Career Strategies for Librarians
Librarians in the Information Age: Alternative Uses of MLS Degrees
by Darwin McGuire

The Question

When I met with my academic advisor just before beginning my studies in library science, he asked what
setting I wanted to work in when finished.  Not knowing what was available, I told him that I want to keep
my options open, and to have a well-rounded experience at Wayne State University.

Afterward I decided to explore how an MLS degree can be used outside of traditional libraries.  This is a
mid-life career change for me, and I have broad experience in the workplace.  I know that information is
used in just about every field.  And I recognize that I don’t have the time to sit around waiting for my
dream job to open up.  The years are starting to fly by, so I need to get back in the work force soon after
graduation.  For me, “image” is not everything--flexibility is everything.

A common theme when listening to librarians is to expect the unexpected, to be prepared for job
changes, and to be flexible.  They often train for one area of librarianship and end up in another, or their
careers consist of many jobs in many fields, some less related to libraries than others.

The 21st century has been described as the information age, and if so, then it is the age of the librarian.  
Wherever information is gathered, processed or used, it must be organized.  That is the province of

The Search for Answers

A good way to start researching “alternative” careers is to identify traditional careers.  I found eight of
them, all in libraries: reference librarian, researcher, children’s librarian, collection development
librarian, technical services (cataloger), public services (circulation), administrator and archivist. Of
course, this list could be debated, but it covers stereotype rather well.

My search for information on alternative careers began with a review of the monographs available from
the Kresge Library at Wayne State University.  Two books were selected, one from 1997 and one from
1980.  Sure, the 1980 book has very little content on the technology revolution that has so dramatically
affected librarianship, but it is still useful in exploring the many employment opportunities for librarians.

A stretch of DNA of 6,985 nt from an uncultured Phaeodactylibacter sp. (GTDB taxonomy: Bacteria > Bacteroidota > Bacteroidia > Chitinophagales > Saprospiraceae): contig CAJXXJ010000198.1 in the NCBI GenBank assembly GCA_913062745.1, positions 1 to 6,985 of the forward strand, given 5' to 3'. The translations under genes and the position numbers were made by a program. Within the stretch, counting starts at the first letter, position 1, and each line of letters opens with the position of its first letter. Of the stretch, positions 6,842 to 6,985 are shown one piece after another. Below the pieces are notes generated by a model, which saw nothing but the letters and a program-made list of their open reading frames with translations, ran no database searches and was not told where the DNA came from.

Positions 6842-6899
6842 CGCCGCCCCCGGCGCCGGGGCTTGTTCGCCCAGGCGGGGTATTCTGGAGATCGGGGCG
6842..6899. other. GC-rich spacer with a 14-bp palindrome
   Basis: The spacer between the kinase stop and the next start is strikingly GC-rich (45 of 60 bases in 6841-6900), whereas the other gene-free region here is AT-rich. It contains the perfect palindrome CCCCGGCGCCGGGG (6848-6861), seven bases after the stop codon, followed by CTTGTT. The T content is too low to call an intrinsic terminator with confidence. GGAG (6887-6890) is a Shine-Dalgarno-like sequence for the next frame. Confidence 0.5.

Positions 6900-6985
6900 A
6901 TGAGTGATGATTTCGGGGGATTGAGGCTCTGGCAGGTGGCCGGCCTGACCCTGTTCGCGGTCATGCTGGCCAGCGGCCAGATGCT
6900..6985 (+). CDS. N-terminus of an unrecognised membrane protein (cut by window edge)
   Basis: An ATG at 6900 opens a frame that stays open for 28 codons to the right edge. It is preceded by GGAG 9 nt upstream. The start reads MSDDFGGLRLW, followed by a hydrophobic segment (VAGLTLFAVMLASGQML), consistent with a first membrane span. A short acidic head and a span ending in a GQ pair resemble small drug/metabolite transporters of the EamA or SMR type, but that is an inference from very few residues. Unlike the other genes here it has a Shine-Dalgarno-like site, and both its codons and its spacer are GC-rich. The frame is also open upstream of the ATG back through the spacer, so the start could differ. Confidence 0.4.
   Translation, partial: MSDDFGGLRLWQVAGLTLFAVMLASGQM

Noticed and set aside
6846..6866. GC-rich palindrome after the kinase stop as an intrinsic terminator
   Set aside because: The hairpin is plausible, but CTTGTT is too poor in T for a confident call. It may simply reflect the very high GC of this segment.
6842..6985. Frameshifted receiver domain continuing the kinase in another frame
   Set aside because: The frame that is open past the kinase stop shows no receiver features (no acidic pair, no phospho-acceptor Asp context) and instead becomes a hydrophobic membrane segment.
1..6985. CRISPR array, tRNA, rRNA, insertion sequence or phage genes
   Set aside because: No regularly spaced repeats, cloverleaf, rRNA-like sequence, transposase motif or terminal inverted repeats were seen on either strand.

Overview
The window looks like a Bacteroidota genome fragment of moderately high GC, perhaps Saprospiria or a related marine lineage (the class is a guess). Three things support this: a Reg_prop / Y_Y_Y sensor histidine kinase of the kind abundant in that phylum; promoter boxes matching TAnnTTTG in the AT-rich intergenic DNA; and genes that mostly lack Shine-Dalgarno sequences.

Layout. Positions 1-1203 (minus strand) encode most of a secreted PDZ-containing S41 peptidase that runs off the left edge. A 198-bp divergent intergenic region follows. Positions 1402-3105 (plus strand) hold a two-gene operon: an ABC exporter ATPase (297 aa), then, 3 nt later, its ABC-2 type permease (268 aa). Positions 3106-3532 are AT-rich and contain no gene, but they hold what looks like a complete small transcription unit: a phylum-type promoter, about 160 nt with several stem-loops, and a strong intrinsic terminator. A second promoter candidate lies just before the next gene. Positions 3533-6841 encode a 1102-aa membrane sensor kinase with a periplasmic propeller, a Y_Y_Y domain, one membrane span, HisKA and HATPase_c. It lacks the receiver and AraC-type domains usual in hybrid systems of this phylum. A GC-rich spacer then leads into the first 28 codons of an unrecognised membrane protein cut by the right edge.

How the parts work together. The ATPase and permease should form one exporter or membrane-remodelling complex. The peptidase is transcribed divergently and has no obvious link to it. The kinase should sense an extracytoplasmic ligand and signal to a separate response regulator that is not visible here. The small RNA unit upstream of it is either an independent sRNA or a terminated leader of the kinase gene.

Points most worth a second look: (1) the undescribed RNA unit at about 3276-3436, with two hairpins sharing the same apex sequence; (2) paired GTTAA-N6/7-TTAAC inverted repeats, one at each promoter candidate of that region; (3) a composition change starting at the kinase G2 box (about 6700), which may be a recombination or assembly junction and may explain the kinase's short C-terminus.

The search continued with on-line searching of articles and databases through the WSU library.  Two
short lists of terms were determined before the search, with the intent of combining terms from each list
and searching on the resulting combinations.  Terms in list one were “librarian”, “library”, and
“information.” Terms in list two were “jobs” and “careers.”  During the search, it became necessary to
include the Boolean operator “not” with the term “paraprofessional” in order to improve the quality of the

Most of the articles found in the database were not useful for exploring alternative careers.  Rather, they
typically were reports of some university library cutting ten librarian positions, or tips for starting a library
career in a law library.  It was difficult to find articles on alternative careers using the search terms I had.  
That is a symptom of what I discovered: librarianship is a broad, interdisciplinary field that weaves its
way through the fabric or our society, known by different names at different times in different settings.  
Librarianship is a stealth profession!

Some Results

As a result of the research, 36 distinct positions for librarians were identified. (See Fig. 1)  These
positions include approximately 8 that might be considered mainstream librarian jobs, and about 28 that
are non-traditional.

The definition of traditional librarian jobs should be changing, since technology has changed the way
knowledge is stored and disseminated.  In turn, that has caused a change in the way that corporations
conduct business, opening new opportunities for people with library training in the corporate world.